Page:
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Orientations for the Teaching of Writing: A Legacy of the National Writing Project

by Anne Elrod Whitney & Linda Friedrich - 2013

Background/Context: Founded in 1974 by James Gray and a group of teacher colleagues who came together as the Bay Area Writing Project in California, the National Writing Project is a professional development network that has spread from one site to 197 university-based sites across the U.S. After such a long period of time in operation, it becomes possible to talk about the organization’s legacy—not legacy as in something one leaves behind after death, for NWP surely has not died, but one’s contribution, that which extends beyond its immediate tangible effects and resonates in a wider sphere.

Purpose/Objective/Research Question/Focus of Study: Focusing on the broader orientations (Friedrichsen, Van Driel, & Abell, 2011) developed within the NWP network rather than solely on the transmission of specific teaching strategies, we ask specifically, “How do teachers describe the influence of NWP on their teaching?”

Research Design: This qualitative study uses interview data from NWP teacher-consultants whose involvement in NWP began between 1974 and 1994.

Conclusions/Recommendations: The legacy of the National Writing Project for the teaching of writing is a set of orientations that guide teachers in making decisions about their work and learning about and from that work. First, they clarified or revised their sense of the purposes for writing, primarily as a tool for learning and for developing ideas. Second, participants used writing processes as an organizing idea by which to scaffold students’ writing practices. Finally, participants linked their teaching of writing to their own experience as writers. These findings resonate with Friedriechsen, Van Driel, and Abell’s (2011) sense of orientations in science teaching as a set of beliefs that influence practice along the dimensions of goals or purposes of writing, the nature of writing, and writing teaching and learning. If we conceptualize professional development not as merely discrete events that have a linear and concrete impact, but as a decades-long series of encounters with ideas and strategies, then orientations help the field envision how individual teachers, as well as networks such as NWP, can bring coherence to a fragmented and changing landscape. We also offer this study’s design and analysis as a possible approach for long-term influence of conceptually based interventions.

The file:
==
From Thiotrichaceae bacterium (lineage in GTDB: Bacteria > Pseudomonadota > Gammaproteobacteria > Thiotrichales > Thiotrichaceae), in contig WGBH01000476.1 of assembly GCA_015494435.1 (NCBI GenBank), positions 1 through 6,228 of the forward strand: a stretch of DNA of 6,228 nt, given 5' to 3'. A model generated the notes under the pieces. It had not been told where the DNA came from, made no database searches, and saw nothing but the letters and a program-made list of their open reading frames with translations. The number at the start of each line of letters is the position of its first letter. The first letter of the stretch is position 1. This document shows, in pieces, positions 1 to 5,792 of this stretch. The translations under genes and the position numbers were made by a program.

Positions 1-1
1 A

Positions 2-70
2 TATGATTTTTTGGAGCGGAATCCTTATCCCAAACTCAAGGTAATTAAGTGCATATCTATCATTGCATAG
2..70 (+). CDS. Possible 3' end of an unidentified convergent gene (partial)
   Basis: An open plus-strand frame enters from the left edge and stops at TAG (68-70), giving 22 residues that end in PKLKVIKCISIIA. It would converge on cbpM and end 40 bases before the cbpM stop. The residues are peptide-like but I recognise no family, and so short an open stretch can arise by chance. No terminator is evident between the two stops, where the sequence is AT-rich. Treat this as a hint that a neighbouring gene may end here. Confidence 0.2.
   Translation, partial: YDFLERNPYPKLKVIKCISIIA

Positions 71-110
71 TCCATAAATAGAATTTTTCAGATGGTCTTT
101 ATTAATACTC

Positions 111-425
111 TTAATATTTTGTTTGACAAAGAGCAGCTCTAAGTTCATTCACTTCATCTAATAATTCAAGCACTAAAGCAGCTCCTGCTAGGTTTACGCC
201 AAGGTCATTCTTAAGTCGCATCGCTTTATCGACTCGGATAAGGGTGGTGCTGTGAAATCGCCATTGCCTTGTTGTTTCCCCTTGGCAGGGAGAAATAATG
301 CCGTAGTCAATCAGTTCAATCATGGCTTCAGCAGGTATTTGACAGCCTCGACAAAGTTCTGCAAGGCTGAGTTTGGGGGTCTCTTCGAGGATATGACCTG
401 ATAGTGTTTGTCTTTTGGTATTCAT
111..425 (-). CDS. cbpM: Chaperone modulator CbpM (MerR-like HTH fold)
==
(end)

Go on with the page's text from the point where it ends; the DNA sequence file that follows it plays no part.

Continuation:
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Cite This Article as: Teachers College Record Volume 115 Number 7, 2013, p. 1-37
https://www.tcrecord.org ID Number: 17043, Date Accessed: 9/25/2021 9:29:09 AM

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About the Author
  • Anne Whitney
    Penn State University
    E-mail Author
    ANNE ELROD WHITNEY is Associate Professor of Education in the Department of Curriculum and Instruction at Penn State University. Her research addresses written composition, the teaching of writing, and professional development. This work has included studies in elementary, secondary, college and professional development settings, all sharing a particular focus on the relationships between writing and learning. Her work has recently appeared in journals such as Research in the Teaching of English and English Education.
  • Linda Friedrich
    National Writing Project
    E-mail Author
    LINDA FRIEDRICH is the Director of Research and Evaluation at the National Writing Project. Her research interests include teacher leadership, the role of professional development and teacher learning in improving student learning, and collaboration between teachers and researchers. With Ann Lieberman, she is the co-author of How Teachers Become Leaders: Learning from Practice and Research (Teachers College Press, 2010).
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